I've just picked up a new portable compressor, hose and an array of fittings
~ all connections will be brass to brass. Do I need plumber's tape for these
fittings or should I be fine with just the brass to brass? I was wondering
what others have done?
I've successfully used teflon tape on a gazillion brass, plated-brass and
steel compressed gas fittings, from a couple of hundred psi all the way up
to several thousand. It can cause problems when it is improperly applied,
e.g. bits of it are carried into the system. But anything can cause
problems when it is improperly applied. I wouldn't hesitate to use teflon
tape on compressor fittings.
You NEVER want to use Teflon tape on combustion plumbing.
Sooner or later, bits of the tape will break free and end up plugging
the combustion orifices.
A principle of mine was paid in excess of $10,000 for a service call
to a refinery for a piece of combustion equipment they had sold that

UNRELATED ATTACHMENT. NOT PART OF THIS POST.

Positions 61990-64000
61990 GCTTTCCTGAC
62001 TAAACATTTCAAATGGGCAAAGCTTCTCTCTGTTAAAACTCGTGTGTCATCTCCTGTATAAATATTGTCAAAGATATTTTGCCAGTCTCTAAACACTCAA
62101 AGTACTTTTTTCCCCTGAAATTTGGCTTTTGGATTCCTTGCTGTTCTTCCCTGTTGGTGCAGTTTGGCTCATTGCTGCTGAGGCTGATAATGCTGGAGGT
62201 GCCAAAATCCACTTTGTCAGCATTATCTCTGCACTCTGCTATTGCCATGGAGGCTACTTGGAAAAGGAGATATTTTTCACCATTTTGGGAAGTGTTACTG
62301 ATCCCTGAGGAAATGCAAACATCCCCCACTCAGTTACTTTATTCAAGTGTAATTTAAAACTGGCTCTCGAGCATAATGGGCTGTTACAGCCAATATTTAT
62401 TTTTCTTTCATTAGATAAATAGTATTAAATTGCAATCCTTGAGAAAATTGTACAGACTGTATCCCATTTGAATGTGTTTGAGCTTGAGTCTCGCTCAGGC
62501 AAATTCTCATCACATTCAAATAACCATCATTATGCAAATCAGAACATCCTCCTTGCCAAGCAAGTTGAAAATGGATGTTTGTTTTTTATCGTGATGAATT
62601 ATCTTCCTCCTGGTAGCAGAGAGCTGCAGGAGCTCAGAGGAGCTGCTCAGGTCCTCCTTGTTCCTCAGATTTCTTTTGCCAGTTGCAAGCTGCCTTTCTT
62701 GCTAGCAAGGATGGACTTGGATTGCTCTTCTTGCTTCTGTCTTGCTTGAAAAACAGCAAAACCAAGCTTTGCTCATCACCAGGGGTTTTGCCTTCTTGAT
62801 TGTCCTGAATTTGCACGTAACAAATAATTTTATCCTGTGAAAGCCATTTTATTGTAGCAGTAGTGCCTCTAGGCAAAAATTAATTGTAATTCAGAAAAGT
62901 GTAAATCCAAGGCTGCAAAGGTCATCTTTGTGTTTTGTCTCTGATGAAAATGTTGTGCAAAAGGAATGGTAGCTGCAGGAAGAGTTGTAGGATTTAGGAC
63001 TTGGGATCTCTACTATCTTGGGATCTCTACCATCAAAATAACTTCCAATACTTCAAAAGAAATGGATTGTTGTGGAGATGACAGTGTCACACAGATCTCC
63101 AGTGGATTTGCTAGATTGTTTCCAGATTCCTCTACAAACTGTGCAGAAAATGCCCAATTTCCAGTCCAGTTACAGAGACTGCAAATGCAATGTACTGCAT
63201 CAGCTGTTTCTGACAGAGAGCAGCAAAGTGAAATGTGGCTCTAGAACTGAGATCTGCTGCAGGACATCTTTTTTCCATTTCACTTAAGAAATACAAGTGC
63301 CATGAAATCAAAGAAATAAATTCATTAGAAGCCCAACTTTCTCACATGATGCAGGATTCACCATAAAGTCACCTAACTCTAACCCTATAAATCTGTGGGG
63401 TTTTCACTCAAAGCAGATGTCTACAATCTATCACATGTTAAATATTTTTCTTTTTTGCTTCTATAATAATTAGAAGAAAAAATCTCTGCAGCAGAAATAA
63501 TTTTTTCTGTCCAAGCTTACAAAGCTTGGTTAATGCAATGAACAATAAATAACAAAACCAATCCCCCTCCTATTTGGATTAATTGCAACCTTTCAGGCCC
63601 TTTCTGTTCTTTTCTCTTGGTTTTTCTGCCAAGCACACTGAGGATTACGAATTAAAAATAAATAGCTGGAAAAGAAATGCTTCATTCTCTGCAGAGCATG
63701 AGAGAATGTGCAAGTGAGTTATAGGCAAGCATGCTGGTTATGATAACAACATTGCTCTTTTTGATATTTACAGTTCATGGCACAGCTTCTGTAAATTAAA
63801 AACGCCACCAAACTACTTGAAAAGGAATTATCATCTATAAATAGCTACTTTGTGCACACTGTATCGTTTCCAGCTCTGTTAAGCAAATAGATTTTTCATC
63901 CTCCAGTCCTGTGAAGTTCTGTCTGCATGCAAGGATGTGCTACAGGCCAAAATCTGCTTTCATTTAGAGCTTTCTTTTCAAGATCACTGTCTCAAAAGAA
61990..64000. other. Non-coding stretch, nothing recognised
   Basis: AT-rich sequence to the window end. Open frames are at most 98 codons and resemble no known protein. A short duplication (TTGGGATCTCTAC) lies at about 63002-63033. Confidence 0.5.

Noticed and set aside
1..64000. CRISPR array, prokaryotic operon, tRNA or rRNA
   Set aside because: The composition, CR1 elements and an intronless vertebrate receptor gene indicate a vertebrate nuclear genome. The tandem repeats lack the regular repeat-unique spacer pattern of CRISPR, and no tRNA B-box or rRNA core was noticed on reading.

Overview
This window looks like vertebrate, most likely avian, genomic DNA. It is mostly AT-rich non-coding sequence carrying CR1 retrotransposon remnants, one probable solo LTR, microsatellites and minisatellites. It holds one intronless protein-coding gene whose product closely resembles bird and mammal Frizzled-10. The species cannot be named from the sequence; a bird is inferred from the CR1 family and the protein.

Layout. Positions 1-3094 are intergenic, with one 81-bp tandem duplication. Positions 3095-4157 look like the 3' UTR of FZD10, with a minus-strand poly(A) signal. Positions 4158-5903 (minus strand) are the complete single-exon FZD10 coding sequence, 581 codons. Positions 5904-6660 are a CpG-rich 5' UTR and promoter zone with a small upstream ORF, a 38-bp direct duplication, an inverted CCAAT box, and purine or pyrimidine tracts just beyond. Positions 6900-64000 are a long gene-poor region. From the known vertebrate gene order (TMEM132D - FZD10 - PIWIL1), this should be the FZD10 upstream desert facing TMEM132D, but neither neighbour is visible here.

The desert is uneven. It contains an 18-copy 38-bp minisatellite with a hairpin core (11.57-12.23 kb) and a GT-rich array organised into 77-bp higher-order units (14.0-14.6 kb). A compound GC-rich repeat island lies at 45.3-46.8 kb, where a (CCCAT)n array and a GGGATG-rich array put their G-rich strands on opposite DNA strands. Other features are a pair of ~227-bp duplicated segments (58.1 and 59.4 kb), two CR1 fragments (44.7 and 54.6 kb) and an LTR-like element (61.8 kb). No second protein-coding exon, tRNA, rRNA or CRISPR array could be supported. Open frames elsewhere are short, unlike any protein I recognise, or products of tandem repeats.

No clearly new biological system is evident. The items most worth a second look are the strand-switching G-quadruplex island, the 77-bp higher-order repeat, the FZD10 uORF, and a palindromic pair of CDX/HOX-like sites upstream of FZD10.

the refinery installed.
Emergency travel, weekend service rates, car rentals, etc, etc, all to
discover a plugged orifice from Teflon tape.
It was rookie mistake by a refinery worker.
Less than 15 minutes to solve the problem, but still had a $10,000
invoice to pay.
I certainly can't fault your advice other than to mention that
combustion plumbing is a little outside the scope of the OP's
question. Which, if I read correctly, involves plumbing for compressed
A mater of standardization.
If you are going to need Teflon paste for some possible applications,
why not use it for all?
Can't be cost, a bottle of Teflon paste is only a couple of bucks.
And unless you are a pipe fitter or a plumber, a small bottle is
probably a multi year supply.
TFE can become tiny parts. It will clog gas gets and
kill those inside.
Thus the hot water heater if gas - use plumbing gunk to lock it up.
Plasma torches and the like have small holes - as do paint guns
and the like.
Lew Hodgett wrote:
Well, you need *some* kind of pipe dope in there, if you think you'll ever
want to take the joint apart a few years down the road. Some folks will tell
you never to use teflon tape with compressed air, but I've never had a
problem. Just make sure you apply the tape to the male threads only, and keep
it on the threads -- don't get any into the air passages.
HomeOwnersHub.com is a website for homeowners and building and maintenance pros. It is not affiliated with any of the manufacturers or service providers discussed here.
All logos and trade names are the property of their respective owners.